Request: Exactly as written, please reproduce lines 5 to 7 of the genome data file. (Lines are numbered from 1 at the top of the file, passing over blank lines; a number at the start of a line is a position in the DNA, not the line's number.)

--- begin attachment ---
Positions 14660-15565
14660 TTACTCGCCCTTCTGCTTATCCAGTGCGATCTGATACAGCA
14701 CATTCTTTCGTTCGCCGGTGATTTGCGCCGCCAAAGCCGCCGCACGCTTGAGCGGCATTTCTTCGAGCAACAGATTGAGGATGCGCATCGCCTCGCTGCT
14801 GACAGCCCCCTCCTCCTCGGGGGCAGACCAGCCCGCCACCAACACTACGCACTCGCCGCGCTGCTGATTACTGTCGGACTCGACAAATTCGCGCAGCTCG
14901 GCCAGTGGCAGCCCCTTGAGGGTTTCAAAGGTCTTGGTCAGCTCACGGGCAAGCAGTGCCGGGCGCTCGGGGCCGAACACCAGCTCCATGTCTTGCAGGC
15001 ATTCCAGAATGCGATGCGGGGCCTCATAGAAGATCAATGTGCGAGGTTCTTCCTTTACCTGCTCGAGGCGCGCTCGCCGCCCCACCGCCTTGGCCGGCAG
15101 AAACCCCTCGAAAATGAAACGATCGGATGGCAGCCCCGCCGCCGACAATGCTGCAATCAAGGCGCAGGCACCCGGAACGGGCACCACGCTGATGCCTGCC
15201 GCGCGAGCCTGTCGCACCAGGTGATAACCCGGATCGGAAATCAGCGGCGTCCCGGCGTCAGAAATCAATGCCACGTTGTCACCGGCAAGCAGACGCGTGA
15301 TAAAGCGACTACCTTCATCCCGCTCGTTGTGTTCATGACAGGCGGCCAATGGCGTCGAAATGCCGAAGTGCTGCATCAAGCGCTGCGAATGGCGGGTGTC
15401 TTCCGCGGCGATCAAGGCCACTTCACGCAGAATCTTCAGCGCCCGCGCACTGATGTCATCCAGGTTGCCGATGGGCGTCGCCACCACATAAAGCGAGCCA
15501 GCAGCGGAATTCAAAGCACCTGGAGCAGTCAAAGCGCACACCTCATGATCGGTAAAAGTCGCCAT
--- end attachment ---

14901 GCCAGTGGCAGCCCCTTGAGGGTTTCAAAGGTCTTGGTCAGCTCACGGGCAAGCAGTGCCGGGCGCTCGGGGCCGAACACCAGCTCCATGTCTTGCAGGC
15001 ATTCCAGAATGCGATGCGGGGCCTCATAGAAGATCAATGTGCGAGGTTCTTCCTTTACCTGCTCGAGGCGCGCTCGCCGCCCCACCGCCTTGGCCGGCAG
15101 AAACCCCTCGAAAATGAAACGATCGGATGGCAGCCCCGCCGCCGACAATGCTGCAATCAAGGCGCAGGCACCCGGAACGGGCACCACGCTGATGCCTGCC